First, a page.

Whether Hong Kong is a part of China is confusing to many tourists. It’s understandable to wonder this, as the answer is not a simple yes or no. Up until 1997, it was actually governed by the United Kingdom.
While undoubtedly Chinese in terms of culture and language, Hong Kong operates independently. Citizens need a passport to visit mainland China and vice versa. Hong Kong has its own laws, currency, flag, and unique fusion of influences.
One thing is for sure, and it’s that Hong Kong is a vibrant and exciting place to travel to. Many people may assume it’s an expensive place to visit as a tourist, but that’s definitely not the case.
Read through this budget travel guide for Hong Kong to learn how to have a rich and authentic experience that won’t scare your bank account.
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The Best Time to Visit Hong Kong
October to mid-December is the best time to visit Hong Kong if you want a good mix of affordable prices, temperate weather and average-sized crowds.
If you can handle high humidity and a bit of rainfall, May and June are also good months to visit Hong Kong on a budget. There are no significant events on during this period, so flights and hotels are at their cheapest.
Try to avoid visiting during the first week of October. Hong Kong’s National Day is on the first of the month, meaning all the locals are out celebrating.
July to November is also peak typhoon season, so a trip during these months will require a flexible schedule. Also be aware that January to March is the high season for festivals.
There’s not only Chinese New Year, but the Hong Kong International Film Festival and the Hong Kong Arts Festival draw a lot of crowds too.
Budget Things to do in Hong Kong
There are a lot of things to do in Hong Kong that don’t involve shopping centres or a day at Disneyland.
Though there are many Hong Kong tourist attractions to check out, I’m sure you want to know about the most affordable things to see and do. You’ll be pleased to discover how many activities are free or cost less than a cup of coffee!
Sik Sik Yuen Wong Tai Sin Temple is vibrant and well-known shrine you’ll want to explore. Dedicated to the Great Immortal Wong, the famous temple brings together Taoism, Buddhism and Confucianism.
The temple, which is located in the New Kowloon area, takes up over 18,000 square metres. At this site, you’ll find the picturesque Good Wish Garden, as well as the Nine-Dragon Wall and the Three Saints Hall.
If you’re seeking spiritual guidance, you can even have your fortune told! This works through a ritual called kau cim. Worshippers light and offer a stick of incense, kneel in front of the altar and pray or make a wish.
They then shake a bamboo container full of fortune sticks until one stick falls out. From there, the stick is exchanged for a numbered piece of paper and later interpreted by a soothsayer nearby. If this seems a little too complicated for you, you can also opt for a palm reading instead.
For a look into Hong Kong’s alternative art scene, take a trip to Cattle Depot Artist Village in Kowloon. The 20 or so art spaces can be found in this quirky and industrial former abattoir. Luckily, everything here is free to look at. You’ll see various paintings and abstract sculptures, many of which are deemed controversial within Chinese society.
If you want a break away from the city streets, make your way to the tranquil Kowloon Park. Explore the hedge maze or just sit and relax by the water fountain. There also happens to be a stunning pink and white mosque in the area, one of only five in the entire city.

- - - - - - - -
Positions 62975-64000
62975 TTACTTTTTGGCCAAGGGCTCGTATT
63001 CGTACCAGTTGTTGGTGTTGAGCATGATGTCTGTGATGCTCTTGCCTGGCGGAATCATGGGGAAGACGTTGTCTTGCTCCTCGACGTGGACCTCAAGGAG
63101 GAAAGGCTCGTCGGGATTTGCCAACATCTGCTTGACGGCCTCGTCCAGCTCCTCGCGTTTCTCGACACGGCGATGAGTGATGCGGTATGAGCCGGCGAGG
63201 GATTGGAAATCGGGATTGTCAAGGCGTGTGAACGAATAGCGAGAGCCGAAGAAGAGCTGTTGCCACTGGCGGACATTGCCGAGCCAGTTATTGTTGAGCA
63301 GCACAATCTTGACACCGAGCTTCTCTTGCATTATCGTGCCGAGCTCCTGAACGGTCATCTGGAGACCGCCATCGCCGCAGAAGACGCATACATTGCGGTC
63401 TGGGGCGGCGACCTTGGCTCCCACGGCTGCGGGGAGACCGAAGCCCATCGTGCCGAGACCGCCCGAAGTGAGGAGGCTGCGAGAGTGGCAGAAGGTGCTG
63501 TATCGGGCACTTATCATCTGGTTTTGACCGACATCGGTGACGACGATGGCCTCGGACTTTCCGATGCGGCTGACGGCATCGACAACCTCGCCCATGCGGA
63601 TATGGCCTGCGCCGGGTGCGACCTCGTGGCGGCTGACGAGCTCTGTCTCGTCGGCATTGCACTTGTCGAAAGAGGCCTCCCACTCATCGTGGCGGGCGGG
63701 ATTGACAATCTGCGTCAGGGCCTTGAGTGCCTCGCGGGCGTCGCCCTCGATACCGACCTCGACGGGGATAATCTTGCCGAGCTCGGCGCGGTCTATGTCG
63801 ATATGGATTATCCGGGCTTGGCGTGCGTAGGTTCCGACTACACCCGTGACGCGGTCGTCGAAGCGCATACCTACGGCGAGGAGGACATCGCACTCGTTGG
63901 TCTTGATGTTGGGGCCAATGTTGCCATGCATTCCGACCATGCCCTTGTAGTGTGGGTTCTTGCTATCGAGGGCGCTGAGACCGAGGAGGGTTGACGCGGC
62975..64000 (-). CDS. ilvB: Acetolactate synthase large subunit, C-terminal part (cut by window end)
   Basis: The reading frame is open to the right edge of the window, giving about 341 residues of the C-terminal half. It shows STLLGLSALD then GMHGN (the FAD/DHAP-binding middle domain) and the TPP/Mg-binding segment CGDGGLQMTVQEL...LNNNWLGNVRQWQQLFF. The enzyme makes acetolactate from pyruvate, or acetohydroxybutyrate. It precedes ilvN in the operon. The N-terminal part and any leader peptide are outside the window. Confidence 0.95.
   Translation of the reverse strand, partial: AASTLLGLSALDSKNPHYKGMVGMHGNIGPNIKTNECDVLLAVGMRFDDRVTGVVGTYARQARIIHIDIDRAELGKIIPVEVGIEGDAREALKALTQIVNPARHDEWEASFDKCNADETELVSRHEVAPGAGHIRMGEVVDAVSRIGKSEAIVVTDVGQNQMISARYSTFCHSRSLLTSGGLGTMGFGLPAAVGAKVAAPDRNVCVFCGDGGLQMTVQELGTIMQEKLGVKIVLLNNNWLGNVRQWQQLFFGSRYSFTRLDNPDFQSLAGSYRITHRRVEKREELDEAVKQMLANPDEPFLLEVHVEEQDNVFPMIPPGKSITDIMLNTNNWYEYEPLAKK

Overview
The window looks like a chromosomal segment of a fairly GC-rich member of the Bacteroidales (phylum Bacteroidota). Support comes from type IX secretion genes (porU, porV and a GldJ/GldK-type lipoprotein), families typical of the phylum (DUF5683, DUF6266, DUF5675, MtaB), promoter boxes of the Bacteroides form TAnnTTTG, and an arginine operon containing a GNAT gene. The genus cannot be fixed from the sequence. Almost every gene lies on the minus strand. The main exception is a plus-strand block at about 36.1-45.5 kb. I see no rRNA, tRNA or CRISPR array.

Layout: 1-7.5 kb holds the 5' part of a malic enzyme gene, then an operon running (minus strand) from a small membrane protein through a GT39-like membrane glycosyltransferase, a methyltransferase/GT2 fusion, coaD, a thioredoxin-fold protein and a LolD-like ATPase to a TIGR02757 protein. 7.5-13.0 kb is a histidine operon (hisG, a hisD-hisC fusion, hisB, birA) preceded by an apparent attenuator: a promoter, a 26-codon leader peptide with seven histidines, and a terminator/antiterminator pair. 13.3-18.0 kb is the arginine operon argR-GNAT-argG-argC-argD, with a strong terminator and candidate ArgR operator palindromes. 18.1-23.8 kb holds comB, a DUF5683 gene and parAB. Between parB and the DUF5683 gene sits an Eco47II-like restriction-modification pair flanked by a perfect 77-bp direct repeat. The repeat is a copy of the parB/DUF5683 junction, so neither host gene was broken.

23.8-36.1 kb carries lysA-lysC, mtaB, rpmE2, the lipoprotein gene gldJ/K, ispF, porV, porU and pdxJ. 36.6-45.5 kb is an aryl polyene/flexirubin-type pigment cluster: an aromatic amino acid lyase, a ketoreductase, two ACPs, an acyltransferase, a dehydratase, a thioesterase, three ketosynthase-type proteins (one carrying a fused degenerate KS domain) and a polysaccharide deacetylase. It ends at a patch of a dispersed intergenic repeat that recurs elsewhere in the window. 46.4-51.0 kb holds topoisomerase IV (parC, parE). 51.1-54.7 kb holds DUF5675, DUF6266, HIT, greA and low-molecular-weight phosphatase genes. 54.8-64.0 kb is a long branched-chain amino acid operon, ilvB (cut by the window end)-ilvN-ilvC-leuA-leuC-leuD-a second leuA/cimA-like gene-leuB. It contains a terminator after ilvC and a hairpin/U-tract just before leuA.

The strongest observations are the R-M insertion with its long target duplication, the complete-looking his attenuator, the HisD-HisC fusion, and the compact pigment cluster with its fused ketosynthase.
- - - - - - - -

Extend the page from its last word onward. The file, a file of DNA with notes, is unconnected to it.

For those interested in learning about Hong Kong’s past, the Hong Kong Museum of History and the Hong Kong Science Museum are a short walk away. Entry costs 10 to 20 Hong Kong Dollars (HKD) each.
There are a few attractions that are saved just for night time. Get to the Tsim Sha Tsui Promenade for the Symphony of Lights, a light show that begins every night at eight p.m. across both sides of the Victoria Harbour.
The Clock Tower is also beautiful to see when lit up in the dark. Of course, there are also the night markets. Temple Street is the largest of them all, and the perfect place to visit for a real Hong Kong market experience.
Vendors sell the usual clothing, antiques, jewellery and souvenirs, and begin setting up at around five o’clock. This bustling street bazaar is excellent for a wander so you can visit whether you have the budget for shopping or not.
Try some local street snacks while you’re there, like pineapple buns, egg tarts and curry fish balls. Simply browsing the stalls will give your legs a workout, as the market spans over a kilometre. When your feet have had enough, you can head back to your accommodation via the nearby Jordan MTR station.
Places to Visit in Hong Kong on a Budget
Many Hong Kong attractions are located on the gorgeously luscious Lantau Island. The island is connected to the central part of Hong Kong via a bridge, so it’s easy to access.
Here you’ll find Po Lin, aka the Precious Lotus. It’s one of the most important monasteries in Hong Kong, known for its beauty and elegance. It’s a favourite spot for locals to pray, worship and offer incense. Explore the colourful Great Hall and marvel at the elaborate column carvings.
While you’re here, you can also have an affordable Buddhist vegetarian meal at the canteen. Close by is the Wisdom Path, a trail of 38 wooden monuments.
Each monument has inscriptions from the Heart Sutra, and even if you can’t read Chinese, it’s a peaceful walk nonetheless.
Near the monastery is the Tian Tan Buddha statue, also known as the Big Buddha. It is without a doubt one of the best places to visit in Hong Kong. Walk up 260 steps, and you’ll reach this grand bronze statue sitting 34 metres high.
Six smaller figures are surrounding the Buddha, referred to as the Offerings of the Six Devas. Each statue represents one of the requirements for achieving nirvana. These are charity, morality, patience, zeal, meditation and wisdom.